Future directions in this area are as follows. First, the addiction factors and intervention features were only tested in postgraduate educational settings. It would be interesting to investigate whether the findings corroborate or contradict with these findings in other educational settings, which include undergraduate, primary, and secondary education as well as long-life learning settings [28]. Second, most of the respondents were studying in local higher education institutions. It would be worth replicating the study with a larger sample with a more diverse span of international higher educational institutions [29,30]. Finally, it would be interesting to combine the results with social network analysis as to indicate whether social network patterns (in egocentric diagrams) could be used in the management of Facebook addiction [3] as well as other Web-based approaches [31-36].


    This research is funded by the European Union Erasmus Mundus Action 2 Techno II Project, the Malaysian Research Universities Network (MRUN) Translational Program Grant (Grant No: MRUN-RAKAN RU-2019-003/2), and FPEND Research Grant (Grant No: GG-2019-064).

    Conflicts of Interest

    None declared.


    1. American Psychiatric Association. Diagnostic and Statistical Manual of Mental Disorders (DSM-5®). Washington, DC: American Psychiatric Pub; 2013.
    2. Brailovskaia J, Margraf J. Facebook addiction disorder (FAD) among German students-a longitudinal approach. PLoS One 2017;12(12):e0189719 [FREE Full text] [CrossRef] [Medline]
    3. Ryan T, Chester A, Reece J, Xenos S. The uses and abuses of Facebook: a review of Facebook addiction. J Behav Addict 2014 Sep;3(3):133-148 [FREE Full text] [CrossRef] [Medline]
    4. Stavropoulos V, Kuss DJ, Griffiths MD, Wilson P, Motti-Stefanidi F. MMORPG gaming and hostility predict internet addiction symptoms in adolescents: an empirical multilevel longitudinal study. Addict Behav 2017 Jan;64:294-300. [CrossRef] [Medline]
    5. Young NL, Kuss DJ, Griffiths MD, Howard CJ. Passive Facebook use, Facebook addiction, and associations with escapism: an experimental vignette study. Comput Human Behav 2017 Jun 1;71:24-31. [CrossRef]
    6. Andreassen CS, Pallesen S. Social network site addiction - an overview. Curr Pharm Des 2014;20(25):4053-4061. [CrossRef] [Medline]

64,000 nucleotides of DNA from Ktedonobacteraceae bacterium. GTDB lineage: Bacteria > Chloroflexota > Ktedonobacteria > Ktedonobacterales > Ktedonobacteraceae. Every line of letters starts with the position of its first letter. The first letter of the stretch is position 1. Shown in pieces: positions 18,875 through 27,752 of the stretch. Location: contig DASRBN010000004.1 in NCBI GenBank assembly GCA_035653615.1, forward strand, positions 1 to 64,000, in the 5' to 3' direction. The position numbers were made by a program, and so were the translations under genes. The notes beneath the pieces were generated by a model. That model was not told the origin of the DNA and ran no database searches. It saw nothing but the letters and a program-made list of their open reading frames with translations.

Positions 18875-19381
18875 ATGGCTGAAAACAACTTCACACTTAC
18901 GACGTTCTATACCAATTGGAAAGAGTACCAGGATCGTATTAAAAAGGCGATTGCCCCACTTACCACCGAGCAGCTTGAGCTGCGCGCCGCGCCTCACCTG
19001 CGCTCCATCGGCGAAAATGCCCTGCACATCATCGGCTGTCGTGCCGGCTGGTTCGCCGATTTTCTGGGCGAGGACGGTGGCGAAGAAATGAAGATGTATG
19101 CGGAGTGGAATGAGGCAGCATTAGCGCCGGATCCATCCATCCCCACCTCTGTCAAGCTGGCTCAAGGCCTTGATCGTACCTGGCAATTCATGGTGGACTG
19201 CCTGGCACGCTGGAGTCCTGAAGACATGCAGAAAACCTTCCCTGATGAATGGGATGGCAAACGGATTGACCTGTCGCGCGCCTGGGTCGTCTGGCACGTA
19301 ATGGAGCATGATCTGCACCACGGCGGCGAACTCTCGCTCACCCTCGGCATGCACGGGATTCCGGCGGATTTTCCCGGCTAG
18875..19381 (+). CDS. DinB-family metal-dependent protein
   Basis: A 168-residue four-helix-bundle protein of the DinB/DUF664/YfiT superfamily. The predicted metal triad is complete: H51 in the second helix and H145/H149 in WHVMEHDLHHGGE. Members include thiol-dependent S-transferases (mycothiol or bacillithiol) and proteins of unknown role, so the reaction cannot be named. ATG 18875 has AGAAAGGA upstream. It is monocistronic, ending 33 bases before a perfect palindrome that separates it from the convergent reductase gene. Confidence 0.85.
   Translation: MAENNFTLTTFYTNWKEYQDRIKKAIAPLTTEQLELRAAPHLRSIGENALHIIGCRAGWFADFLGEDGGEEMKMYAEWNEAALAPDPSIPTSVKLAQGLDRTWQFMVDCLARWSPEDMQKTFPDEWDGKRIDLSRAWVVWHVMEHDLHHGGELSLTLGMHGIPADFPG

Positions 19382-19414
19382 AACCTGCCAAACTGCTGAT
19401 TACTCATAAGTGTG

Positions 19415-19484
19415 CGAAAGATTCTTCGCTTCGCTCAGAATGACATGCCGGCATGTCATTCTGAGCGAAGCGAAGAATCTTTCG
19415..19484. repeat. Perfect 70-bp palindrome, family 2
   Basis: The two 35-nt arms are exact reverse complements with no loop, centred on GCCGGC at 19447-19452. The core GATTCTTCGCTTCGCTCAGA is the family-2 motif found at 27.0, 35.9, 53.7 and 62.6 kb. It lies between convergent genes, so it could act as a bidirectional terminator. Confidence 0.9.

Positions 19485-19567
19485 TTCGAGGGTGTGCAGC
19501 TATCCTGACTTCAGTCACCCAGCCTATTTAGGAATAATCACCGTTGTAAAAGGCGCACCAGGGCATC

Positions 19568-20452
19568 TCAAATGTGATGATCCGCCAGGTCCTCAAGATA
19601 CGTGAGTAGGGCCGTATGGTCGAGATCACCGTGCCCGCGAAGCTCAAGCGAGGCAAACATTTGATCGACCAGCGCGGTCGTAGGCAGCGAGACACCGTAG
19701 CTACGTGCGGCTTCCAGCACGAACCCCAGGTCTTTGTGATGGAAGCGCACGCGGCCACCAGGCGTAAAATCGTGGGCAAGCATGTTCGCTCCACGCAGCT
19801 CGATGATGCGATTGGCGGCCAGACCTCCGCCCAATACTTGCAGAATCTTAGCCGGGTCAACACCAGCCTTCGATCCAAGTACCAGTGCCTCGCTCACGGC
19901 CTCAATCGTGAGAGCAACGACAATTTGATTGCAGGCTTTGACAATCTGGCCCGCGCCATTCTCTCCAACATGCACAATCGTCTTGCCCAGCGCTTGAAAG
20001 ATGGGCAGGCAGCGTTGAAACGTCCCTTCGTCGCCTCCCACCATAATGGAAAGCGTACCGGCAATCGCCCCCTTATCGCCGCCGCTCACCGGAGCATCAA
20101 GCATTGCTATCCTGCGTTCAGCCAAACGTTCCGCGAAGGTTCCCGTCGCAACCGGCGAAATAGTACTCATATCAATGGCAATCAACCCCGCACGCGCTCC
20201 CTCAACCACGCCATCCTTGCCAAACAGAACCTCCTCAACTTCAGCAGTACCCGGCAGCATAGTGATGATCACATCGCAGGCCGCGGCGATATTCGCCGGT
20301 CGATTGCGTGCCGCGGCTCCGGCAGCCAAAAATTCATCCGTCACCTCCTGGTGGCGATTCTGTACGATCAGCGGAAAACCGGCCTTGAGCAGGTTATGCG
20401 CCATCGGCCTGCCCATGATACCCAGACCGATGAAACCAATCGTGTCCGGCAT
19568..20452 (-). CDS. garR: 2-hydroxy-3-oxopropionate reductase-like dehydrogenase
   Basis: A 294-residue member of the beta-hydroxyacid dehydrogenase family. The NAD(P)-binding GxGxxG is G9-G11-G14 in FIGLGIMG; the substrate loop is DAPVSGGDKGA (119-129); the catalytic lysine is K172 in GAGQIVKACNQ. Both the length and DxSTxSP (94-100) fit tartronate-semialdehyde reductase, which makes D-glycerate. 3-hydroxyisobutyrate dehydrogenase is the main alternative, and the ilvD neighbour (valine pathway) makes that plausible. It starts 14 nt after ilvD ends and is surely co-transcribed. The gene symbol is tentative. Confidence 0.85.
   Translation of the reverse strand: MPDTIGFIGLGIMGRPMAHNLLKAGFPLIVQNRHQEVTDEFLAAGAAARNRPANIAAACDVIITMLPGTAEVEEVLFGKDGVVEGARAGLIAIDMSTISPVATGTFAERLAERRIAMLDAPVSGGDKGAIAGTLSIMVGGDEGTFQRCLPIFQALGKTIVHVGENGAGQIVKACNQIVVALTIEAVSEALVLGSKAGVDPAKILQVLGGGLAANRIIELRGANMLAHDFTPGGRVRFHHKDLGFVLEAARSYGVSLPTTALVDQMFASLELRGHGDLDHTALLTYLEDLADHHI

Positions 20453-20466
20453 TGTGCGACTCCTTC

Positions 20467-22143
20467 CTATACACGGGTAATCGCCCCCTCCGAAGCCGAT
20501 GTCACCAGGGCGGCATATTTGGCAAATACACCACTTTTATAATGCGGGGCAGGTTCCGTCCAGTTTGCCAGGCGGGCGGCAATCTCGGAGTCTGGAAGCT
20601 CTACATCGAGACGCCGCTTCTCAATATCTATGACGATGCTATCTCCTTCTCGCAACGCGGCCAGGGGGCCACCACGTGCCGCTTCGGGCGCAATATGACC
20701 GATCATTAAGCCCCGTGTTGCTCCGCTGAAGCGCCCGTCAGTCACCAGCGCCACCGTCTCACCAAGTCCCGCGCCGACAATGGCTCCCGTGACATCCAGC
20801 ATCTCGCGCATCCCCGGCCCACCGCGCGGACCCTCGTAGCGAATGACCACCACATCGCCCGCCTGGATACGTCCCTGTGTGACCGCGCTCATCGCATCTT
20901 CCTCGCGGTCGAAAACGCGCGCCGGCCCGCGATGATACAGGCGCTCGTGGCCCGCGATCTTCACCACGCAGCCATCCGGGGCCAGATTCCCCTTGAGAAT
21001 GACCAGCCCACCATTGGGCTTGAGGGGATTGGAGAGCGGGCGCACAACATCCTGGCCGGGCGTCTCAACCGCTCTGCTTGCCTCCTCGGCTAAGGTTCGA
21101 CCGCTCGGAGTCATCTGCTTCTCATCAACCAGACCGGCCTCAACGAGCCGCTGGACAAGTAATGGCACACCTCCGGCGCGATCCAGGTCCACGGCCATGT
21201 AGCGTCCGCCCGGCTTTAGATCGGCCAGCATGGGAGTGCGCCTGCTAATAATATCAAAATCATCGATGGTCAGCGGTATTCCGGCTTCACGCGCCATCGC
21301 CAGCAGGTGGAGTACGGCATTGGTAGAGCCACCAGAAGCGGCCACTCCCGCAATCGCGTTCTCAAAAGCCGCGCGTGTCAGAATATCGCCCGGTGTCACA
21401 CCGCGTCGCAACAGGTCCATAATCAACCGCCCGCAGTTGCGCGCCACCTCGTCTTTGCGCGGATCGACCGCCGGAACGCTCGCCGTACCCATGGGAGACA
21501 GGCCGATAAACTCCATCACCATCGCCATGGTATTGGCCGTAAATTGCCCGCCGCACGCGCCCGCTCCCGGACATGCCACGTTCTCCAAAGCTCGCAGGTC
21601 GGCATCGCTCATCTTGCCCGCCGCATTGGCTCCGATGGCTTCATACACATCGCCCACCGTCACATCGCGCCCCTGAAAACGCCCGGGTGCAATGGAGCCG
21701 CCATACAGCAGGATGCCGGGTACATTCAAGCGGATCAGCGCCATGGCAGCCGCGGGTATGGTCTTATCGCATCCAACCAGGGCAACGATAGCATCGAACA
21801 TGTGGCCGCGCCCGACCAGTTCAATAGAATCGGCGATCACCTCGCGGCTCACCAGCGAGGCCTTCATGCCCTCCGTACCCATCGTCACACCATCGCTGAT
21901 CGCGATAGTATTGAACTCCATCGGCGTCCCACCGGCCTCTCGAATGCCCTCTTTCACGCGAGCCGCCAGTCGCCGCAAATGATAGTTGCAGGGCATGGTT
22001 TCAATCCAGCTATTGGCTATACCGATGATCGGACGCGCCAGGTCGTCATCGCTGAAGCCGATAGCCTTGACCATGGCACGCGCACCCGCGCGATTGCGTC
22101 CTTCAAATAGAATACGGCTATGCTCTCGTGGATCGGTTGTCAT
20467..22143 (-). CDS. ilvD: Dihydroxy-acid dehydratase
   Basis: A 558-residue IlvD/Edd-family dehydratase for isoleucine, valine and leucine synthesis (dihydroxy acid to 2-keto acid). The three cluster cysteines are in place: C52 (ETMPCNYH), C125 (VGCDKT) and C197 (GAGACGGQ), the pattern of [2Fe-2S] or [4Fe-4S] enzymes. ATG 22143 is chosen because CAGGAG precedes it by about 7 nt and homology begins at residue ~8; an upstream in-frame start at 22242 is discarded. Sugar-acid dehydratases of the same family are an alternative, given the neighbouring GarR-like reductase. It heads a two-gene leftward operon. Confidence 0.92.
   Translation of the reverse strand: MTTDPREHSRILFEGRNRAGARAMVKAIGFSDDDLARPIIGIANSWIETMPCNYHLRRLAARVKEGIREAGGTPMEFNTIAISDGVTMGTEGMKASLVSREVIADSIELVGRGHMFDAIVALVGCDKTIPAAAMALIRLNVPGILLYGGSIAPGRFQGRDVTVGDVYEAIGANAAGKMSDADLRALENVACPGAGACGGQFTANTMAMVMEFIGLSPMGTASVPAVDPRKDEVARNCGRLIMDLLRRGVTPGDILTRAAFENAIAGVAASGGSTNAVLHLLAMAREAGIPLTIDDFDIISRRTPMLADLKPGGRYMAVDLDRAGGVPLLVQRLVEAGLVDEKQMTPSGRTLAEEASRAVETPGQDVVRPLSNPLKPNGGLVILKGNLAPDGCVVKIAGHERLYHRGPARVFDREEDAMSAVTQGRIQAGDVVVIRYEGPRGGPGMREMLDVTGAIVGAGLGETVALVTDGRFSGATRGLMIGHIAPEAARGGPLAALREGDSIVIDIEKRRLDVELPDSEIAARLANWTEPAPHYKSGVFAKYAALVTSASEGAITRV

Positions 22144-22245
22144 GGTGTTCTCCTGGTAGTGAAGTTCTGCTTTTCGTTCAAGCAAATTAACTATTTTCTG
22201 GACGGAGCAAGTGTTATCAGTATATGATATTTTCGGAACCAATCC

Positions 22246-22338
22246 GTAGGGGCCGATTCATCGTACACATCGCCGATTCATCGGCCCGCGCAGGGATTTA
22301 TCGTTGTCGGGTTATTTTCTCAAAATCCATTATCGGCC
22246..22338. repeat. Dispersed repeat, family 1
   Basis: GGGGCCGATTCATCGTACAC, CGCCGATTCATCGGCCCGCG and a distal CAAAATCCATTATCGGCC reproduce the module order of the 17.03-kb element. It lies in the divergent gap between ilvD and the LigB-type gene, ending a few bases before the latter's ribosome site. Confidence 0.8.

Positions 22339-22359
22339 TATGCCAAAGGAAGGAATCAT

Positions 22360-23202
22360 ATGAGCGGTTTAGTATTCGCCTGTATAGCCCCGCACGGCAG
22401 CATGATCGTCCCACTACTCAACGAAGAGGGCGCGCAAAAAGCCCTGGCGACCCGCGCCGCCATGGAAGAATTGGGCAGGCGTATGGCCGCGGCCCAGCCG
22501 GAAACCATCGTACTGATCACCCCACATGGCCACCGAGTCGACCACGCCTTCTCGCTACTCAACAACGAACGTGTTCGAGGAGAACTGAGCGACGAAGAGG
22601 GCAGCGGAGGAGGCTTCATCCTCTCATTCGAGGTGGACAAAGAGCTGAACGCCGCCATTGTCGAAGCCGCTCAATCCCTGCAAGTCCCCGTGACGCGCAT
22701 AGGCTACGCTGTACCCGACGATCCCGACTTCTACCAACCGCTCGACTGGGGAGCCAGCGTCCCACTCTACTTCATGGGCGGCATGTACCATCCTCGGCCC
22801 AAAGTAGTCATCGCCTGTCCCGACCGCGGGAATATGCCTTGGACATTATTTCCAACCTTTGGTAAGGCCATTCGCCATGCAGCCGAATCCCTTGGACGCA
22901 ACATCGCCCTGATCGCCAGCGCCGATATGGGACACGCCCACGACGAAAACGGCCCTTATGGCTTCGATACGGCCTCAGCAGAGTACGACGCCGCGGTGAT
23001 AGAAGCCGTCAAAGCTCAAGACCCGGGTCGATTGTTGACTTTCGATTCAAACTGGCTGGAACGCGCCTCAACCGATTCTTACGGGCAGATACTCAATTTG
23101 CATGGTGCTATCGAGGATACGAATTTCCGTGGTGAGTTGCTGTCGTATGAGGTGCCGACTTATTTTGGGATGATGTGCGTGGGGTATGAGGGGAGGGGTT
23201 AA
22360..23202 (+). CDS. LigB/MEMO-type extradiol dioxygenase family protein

7. Mazzoni E, Cannata D, Baiocco L. Focused, not lost: the mediating role of temporal dissociation and focused immersion on problematic internet use. Behav Inform Technol 2016 May 17;36(1):1-10. [CrossRef]
    8. Andreassen CS, Torsheim T, Brunborg GS, Pallesen S. Development of a Facebook addiction scale. Psychol Rep 2012 Apr;110(2):501-517. [CrossRef] [Medline]
    9. Andreassen CS. Online social network site addiction: a comprehensive review. Curr Addict Rep 2015 Apr 11;2(2):175-184. [CrossRef]
    10. Hong FY, Huang DH, Lin HY, Chiu SL. Analysis of the psychological traits, Facebook usage, and Facebook addiction model of Taiwanese university students. Telemat Inform 2014 Nov 1;31(4):597-606. [CrossRef]
    11. Sofiah SZ, Omar SZ, Bolong J, Osman MN. Facebook addiction among female university students. Revista de Administratie Publica si Politici Sociale 2011 Dec 1;3(7):95-109.
    12. Sheldon P. The relationship between unwillingness-to-communicate and students’ Facebook use. J Media Psychol 2008 Jan;20(2):67-75. [CrossRef]
    13. Griffiths MD. Social networking addiction: emerging themes and issues. J Addict Res Ther 2013;4(5):1000e118. [CrossRef]
    14. Wolniczak I, Cáceres-DelAguila JA, Palma-Ardiles G, Arroyo KJ, Solís-Visscher R, Paredes-Yauri S, et al. Association between Facebook dependence and poor sleep quality: a study in a sample of undergraduate students in Peru. PLoS One 2013;8(3):e59087 [FREE Full text] [CrossRef] [Medline]
    15. Karaiskos D, Tzavellas E, Balta G, Paparrigopoulos T. P02-232 - social network addiction: a new clinical disorder? Eur Psychiatry 2010 Jan 1;25(1):855. [CrossRef]
    16. Çam E, Isbulan O. A new addiction for teacher candidates: social networks. Turk Online J Educ Technol 2012 Jul;11(3):14-19 [FREE Full text]
    17. Atroszko PA, Balcerowska JM, Bereznowski P, Biernatowska A, Pallesen S, Andreassen CS. Facebook addiction among Polish undergraduate students: validity of measurement and relationship with personality and well-being. Comput Human Behav 2018 Aug;85:329-338. [CrossRef]